The Rest Is Noise 11: Superpower

Last weekend it was composers in Russia and the Soviet bloc; this weekend The Rest Is Noise festival focused on composers in 1970s and 80s America – which meant overwhelmingly the minimalism of Steve Reich and Philip Glass who were both in town to perform live with their ensembles, one on Saturday, one on Sunday night. As usual, each day was crammed with lectures, presentations, discussion panels, free concerts and film screenings and it’s the work of several hours just to decide which one to go to and which ones, therefore, to miss.

Saturday 9 November 2013

10.30-11.30 Robert Spitzer: Superpower? Robert Spitzer, Professor of Political Science at the State University of New York, dapper in his pressed brown trousers, blue blazer and poppy, gave a learned, even-handed overview of the main themes in US politics between 1960 and the 1980s:

  • Nuclear war The most amazing fact of the 20th century is that we’re still here and alive, despite the fact that two military giants armed to the teeth with nuclear weapons faced each other in hostility for 45 years. The Cuban Missile Crisis of October 1962 is where it came closest to the brink and JFK deserves huge credit for rejecting the ‘first strike’ recommendation of his military and demanding a third way, the face-saving climbdown which was finally adopted.
  • Civil rights Following Martin Luther King’ speech in Washington 1963, black civil rights became a dominant political issue in the 60s, the subject of numerous Constitutional amendments and state laws to free Afro-Americans from discrimination. 50 years later, in 1912, the number of black votes for the first time exceeded the number of whites, and America had a black President.
  • Women’s Liberation Through the 1970s the Women’s Movement campaigned for change and, through the ’80s and ’90s a series of legislation was passed to give women full equal rights. Politically the tipping point is 1980 when for the first time more women voted than men and with a detectably distinct agenda: suspicion of foreign wars and support of social welfare programmes. Despite all this the gender pay gap remains obstinately stuck at women earning an average 80% of men’s average earnings.
  • Vietnam 1969 represented the peak of US commitment to the Vietnam War, with some 550,000 troops in theatre. Spitzer says part of the problem was President Lyndon Johnson lacked confidence, unsure what to do next but certain that he didn’t want to go down in history as the first US president to lose a war. The war cast a huge shadow; socially it divided the country and spawned a generation of radicalism. The social radicalism may all be long gone now, but the shadow still influences the US military who want to avoid putting boots on the ground if possible and want to have a clear exit strategy from foreign entanglements.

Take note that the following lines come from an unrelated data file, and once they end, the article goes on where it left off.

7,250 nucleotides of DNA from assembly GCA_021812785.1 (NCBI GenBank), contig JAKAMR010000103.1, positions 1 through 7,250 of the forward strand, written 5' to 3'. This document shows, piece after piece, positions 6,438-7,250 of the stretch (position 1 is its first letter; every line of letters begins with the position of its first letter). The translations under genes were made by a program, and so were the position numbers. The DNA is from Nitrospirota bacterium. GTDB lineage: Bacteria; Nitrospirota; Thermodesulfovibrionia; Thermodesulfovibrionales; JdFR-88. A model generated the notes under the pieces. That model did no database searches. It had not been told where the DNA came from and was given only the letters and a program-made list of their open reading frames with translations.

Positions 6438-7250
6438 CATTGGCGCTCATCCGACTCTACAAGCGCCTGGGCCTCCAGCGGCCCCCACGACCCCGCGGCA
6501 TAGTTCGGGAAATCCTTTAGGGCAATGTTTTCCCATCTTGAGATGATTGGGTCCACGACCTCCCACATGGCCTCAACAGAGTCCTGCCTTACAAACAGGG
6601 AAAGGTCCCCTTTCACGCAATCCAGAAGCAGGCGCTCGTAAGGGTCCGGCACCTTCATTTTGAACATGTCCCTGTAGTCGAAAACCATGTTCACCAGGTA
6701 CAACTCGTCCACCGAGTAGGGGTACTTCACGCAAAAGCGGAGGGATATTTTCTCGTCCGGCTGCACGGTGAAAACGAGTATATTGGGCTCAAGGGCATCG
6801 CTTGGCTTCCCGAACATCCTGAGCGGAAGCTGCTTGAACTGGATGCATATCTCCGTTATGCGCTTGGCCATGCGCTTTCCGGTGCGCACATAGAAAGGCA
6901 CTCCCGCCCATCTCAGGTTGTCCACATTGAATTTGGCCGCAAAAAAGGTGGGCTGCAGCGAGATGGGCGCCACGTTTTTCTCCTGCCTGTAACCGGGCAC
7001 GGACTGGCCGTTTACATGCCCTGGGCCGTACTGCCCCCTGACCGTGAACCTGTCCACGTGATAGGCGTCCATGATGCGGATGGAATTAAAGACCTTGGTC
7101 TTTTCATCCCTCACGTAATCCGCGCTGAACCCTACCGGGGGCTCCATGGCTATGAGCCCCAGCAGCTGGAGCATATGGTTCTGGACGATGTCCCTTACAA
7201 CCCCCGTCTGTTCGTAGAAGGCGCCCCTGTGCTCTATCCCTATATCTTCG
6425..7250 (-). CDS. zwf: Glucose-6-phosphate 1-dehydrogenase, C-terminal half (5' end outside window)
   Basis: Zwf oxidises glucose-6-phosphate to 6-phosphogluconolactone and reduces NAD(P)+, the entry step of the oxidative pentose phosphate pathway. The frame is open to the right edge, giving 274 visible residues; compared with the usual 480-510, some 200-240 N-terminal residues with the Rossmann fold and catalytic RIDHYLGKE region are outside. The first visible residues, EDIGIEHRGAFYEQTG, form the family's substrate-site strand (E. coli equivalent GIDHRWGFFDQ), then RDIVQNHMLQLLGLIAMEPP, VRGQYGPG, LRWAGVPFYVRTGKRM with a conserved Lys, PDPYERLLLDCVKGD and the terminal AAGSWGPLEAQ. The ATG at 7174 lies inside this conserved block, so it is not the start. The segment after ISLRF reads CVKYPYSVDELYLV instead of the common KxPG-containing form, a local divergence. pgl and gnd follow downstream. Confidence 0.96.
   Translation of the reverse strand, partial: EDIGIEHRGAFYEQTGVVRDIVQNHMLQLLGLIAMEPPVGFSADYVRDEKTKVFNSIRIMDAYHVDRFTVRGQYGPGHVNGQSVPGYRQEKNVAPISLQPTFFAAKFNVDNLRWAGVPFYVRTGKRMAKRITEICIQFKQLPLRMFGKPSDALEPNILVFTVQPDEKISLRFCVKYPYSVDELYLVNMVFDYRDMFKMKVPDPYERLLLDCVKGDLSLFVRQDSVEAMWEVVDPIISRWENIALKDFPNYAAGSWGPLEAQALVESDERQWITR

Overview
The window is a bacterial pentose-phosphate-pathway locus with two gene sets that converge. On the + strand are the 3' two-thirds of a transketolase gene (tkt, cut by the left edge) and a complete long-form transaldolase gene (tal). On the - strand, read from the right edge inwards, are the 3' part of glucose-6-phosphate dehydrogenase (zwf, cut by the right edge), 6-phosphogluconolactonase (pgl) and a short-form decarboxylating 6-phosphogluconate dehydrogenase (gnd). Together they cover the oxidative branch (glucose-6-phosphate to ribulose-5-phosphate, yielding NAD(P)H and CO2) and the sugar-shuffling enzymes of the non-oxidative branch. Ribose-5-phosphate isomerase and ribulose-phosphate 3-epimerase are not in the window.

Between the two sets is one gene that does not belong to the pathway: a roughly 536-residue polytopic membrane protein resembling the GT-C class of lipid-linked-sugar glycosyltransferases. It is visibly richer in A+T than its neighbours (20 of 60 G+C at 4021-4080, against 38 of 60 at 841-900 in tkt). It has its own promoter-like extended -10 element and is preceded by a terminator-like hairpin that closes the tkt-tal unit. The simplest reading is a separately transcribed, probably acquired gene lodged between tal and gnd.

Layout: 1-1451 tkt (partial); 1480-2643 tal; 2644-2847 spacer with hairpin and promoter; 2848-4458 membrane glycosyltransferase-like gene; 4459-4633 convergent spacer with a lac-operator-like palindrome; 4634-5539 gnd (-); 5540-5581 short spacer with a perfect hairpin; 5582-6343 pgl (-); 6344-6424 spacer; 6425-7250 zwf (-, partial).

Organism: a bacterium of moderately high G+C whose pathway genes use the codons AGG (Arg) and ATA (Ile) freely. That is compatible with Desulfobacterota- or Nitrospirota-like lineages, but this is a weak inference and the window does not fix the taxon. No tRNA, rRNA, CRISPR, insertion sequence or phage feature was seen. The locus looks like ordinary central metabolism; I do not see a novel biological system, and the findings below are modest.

• Richard Nixon without doubt the strangest man to occupy the presidency: credit to him for his policy of Détente with the Soviet Union and to the breakthrough discussions with up-till-then dangerously isolationist China. However, the Watergate break-in in 1972 led through a long series of court proceedings to the threat of impeachment at which point he was forced to resign in August 1974.
  • Fiscal crisis The mid-70s saw America experience a new type of financial crisis, Stagflation: economic depression combined with inflation (presumably in part caused by the oil crisis) with widespread unemployment and a sense of urban decay and pessimism (see Luc Sante’s talk, below).
  • Ronald Reagan was elected president in 1980 with a remit to restore Americas pride, battered by Vietnam, and to sort out the economy. He succeeded in both which is why he remains an icon to many Americans to this day.
    • Trickle down economics Reagan was influenced by the economist Arthur Laffer who said if you cut taxes to a bare minimum you will increase government revenue because entrepreneurs and business will keep more money, circulate it to their shareholders and employees who will earn more and spend more and generate more tax. So Reagan slashed taxes. History has proved him wrong. In fact government revenue declined and what happened was the richest 1% of the US became steadily richer until nowadays the US is entrenched as the most unequal society on earth, with no sign of that changing.
    • Star wars But at the same time Reagan embarked on a vast refunding of the US military, including ambitious plans for a Strategic Defense Initiative, a space-based defence against missile attack. In part the scale of the US commitment to its military helped decide the new Soviet leader Mikhael Gorbachev that an arms race against the Americans was unwinnable. In the conservative view it was Reagan’s staunch standing up for the West that led the USSR to crumble and fall.
    • The deficit From 1789 to 1980 the US racked up $1 trillion in government debt: Reagan’s vast spending on the military combined with his tax cutting meant that by 1984 the US deficit was $2 trillion, and by 1988 $3 trillion. And so the US was set on the course it has followed up to the present day of trying to cut taxes to please conservatives but continue paying for the biggest military in the world and its evergrowing welfare bill. Result: the largest government deficit in history and recurrent political crises as the political classes fail to untie this knot. In this respect all US fiscal policy has been footnotes to the fundamental change of mindset inaugurated by Reagan.